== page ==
Durinis Ecoforest 2000, Ecuador


Esmeraldas has the Ecuadorian main remainders of primary tropical rain forests. During the 1970s-1980s the logging industry spread widely over this area leading to an accelerated deforestation. The Esmeraldas case mirrored the world-wide trend of tropical forests at that time. In response to this situation, from international to national levels new forest management approaches were developed and implemented. Generally speaking, these reforms were modeled on voluntary self-regulation initiatives or on regulation though funding with aid programmes targeted to encourage technical and institutional change. Within this context, the Durini group, an Ecuadorian powerful private wood-processing group, submitted a new business proposal (Ecoforest 2000) to the Global Environment Facility (GEF). It consisted mainly in a plan of plantations and reforestation though the purchase of 3143ha of deforested land in Esmeraldas. As a part of the project, the consortium applied for a US$ 5 million loan from the IFC as well as US$ 2 million grant from the GEF. In light of this situation, Ecuadorian environmental NGOs lobbied the international aid community involved in the process arguing that the project would exclusively benefit the private logging group, increase the risk of colonization of indigenous land and lack sustainability. The GEF rejected the project.

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Basic Data
NameDurinis Ecoforest 2000, Ecuador
Accuracy of LocationMEDIUM regional level
Source of Conflict
Type of Conflict (1st level)Biomass and Land Conflicts (Forests, Agriculture, Fisheries and Livestock Management)
Type of Conflict (2nd level)Deforestation
Plantation conflicts (incl. Pulp
Specific Commodities
Project Details and Actors
Project DetailsEcoforest 2000 was a US$12.8 million reforestation project, for which the Durini timber group solicited a US$5 million loan from the International Finance Corporation (IFC), the private-finance arm of the World Bank, to: (1) purchase 3143 h of land that had been partially used for cattle ranching and agricultural production from farmers and poor colonists; (2) selectively reforest the degraded forest land with native timber species; and (3) cover part of the costs of developing 2975 h of previously established plantations.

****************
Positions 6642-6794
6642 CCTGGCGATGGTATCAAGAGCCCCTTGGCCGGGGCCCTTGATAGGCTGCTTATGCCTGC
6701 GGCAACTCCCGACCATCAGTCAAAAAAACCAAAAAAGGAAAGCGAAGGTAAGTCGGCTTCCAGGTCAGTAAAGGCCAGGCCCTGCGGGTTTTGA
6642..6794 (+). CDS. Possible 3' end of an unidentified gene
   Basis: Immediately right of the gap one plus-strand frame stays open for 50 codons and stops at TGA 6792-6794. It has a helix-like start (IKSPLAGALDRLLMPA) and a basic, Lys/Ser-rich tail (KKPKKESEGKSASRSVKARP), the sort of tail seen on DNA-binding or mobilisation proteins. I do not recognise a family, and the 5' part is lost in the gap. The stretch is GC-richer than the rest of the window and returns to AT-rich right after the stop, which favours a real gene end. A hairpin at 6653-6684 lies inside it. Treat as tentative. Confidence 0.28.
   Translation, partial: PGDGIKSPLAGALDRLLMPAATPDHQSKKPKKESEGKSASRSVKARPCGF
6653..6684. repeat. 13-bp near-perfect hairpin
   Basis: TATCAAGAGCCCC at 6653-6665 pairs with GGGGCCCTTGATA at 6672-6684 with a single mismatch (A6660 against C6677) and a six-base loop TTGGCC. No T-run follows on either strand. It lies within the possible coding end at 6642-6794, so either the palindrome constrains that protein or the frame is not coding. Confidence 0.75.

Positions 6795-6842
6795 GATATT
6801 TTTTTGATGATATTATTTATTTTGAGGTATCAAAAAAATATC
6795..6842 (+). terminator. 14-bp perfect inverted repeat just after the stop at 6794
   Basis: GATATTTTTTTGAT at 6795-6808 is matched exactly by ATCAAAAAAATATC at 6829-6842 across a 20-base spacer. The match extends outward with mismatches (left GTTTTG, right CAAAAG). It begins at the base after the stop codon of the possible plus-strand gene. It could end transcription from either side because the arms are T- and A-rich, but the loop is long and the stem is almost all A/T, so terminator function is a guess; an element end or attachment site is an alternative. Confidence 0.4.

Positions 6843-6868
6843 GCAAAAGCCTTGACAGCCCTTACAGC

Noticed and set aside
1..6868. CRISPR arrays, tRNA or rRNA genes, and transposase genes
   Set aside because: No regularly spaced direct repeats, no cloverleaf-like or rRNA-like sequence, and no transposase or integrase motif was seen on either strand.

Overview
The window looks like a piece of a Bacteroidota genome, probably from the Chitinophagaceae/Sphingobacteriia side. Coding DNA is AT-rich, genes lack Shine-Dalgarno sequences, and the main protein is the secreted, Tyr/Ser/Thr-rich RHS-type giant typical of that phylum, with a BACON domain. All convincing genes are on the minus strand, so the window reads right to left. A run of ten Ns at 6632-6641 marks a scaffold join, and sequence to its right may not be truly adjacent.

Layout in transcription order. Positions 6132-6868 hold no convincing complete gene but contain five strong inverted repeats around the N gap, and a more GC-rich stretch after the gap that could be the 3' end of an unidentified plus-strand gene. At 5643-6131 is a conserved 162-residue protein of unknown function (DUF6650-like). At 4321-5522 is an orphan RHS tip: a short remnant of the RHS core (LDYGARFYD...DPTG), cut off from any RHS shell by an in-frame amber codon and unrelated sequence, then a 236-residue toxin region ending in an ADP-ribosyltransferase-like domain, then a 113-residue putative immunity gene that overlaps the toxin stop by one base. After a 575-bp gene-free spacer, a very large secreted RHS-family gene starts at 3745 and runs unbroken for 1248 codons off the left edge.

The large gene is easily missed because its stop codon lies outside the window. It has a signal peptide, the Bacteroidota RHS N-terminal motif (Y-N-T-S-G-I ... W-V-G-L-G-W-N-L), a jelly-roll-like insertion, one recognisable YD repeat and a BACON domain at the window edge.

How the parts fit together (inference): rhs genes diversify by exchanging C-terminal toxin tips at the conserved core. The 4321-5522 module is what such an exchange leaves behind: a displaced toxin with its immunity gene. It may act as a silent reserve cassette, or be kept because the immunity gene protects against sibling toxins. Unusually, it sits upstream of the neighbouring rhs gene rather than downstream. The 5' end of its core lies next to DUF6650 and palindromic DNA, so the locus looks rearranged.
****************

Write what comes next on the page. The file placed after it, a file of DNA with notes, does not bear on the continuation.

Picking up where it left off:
The group also applied for a US$2 million grant from GEF to initiate a programme of silviculture, forest ecology research and community forestry extension, and an additional US$500 000 to contract independent international NGOs to monitor the social and environmental impact of the plantations until the first harvest projected for 2010.

Project Area (in hectares)3143
Type of PopulationUrban
Start Date1991
Company Names or State EnterprisesDurini Group from Ecuador
Endesa (Endesa) from Spain
Enchapes Decorativos S.A. from Ecuador
Bosques tropicales S.A (BOTROSA) from Ecuador
Servicios y Trabajos Forestales (SETRAFOR) from Ecuador
Fundacion Forestal Juan Manuel Durini from Ecuador
Relevant government actorsThe Ecuadorian National Institute for Forests, Nature and Wildlife
International and Financial InstitutionsCorporación financiera Internacional (CFI)
Environmental justice organisations and other supportersBank Information Center, Accion Ecolgica, CIDESA, EcoCiencia, Fundeal
The Conflict and the Mobilization
Intensity of Conflict (at highest level)LATENT (no visible organising at the moment)
When did the mobilization beginPREVENTIVE resistance (precautionary phase)
Groups MobilizingIndigenous groups or traditional communities
Forms of MobilizationDevelopment of alternative proposals
Involvement of national and international NGOs
Environmental ImpactsPotential: Biodiversity loss (wildlife, agro-diversity), Desertification/Drought, Food insecurity (crop damage), Global warming, Soil erosion, Deforestation and loss of vegetation cover
Health ImpactsPotential: Malnutrition
Socio-economic ImpactsPotential: Increase in Corruption/Co-optation of different actors, Loss of livelihood, Loss of traditional knowledge/practices/cultures, Land dispossession, Loss of landscape/sense of place
Project StatusStopped
Pathways for conflict outcome / responseProject cancelled
Activists along with indigenous communities instead of this project promoted local alternative development projects in order to curtail their dependence on logging.
Development of AlternativesThe main alternative activity promoted was agro-forest management projects.
Do you consider this as a success?Yes
Why? Explain briefly.The lobbying effort was successful and Ecoforest 2000 was rejected for IFC and GEF funding, and the World Bank asked an umbrella organization of NGOs to submit to INEFAN (the Ecuadorian government counterpart to the GEF funding) an alternative proposal for development and conservation in Esmeraldas, which became the 35th project funded by GEF in Ecuador. This latter initiative was aimed at developing a strategy for the buffer zone around the RECC (Reserva Ecologica Cotacachi-Cayapas), including 25 community management plans. As a part of this new initiative, US$ 350.000 were allocated to plan and developed sustainable management of AfroEcuadorian and Chachi community forests.
Sources and Materials

Forest Law


Robalino, G. (1997) Los Chachis del Encanto por la defensa de su bosque, in: A. Varea et al. (Eds) Ecologismo Ecuatorial. Conflictos Socioambientales y Movimiento Ecologista, Vol. 3 (Quito, Abya Yala), pp. 361400.

Latorre, Sara. 2011. El pago de servicios ambientales por conservacin de la biodiversidad como instrumento para el desarrollo con identidad: caso La Gran Reserva Chachi, cantn Eloy Alfaro, provincia de Esmeraldas. Tesis. Matesra en Ciencias Sociales, mencin estudios socioambientales. Facultad Latinoamericana de Ciencias Sociales (FLACSO).Ecuador.

Meta Information
ContributorSara Latorre
Last update08/04/2014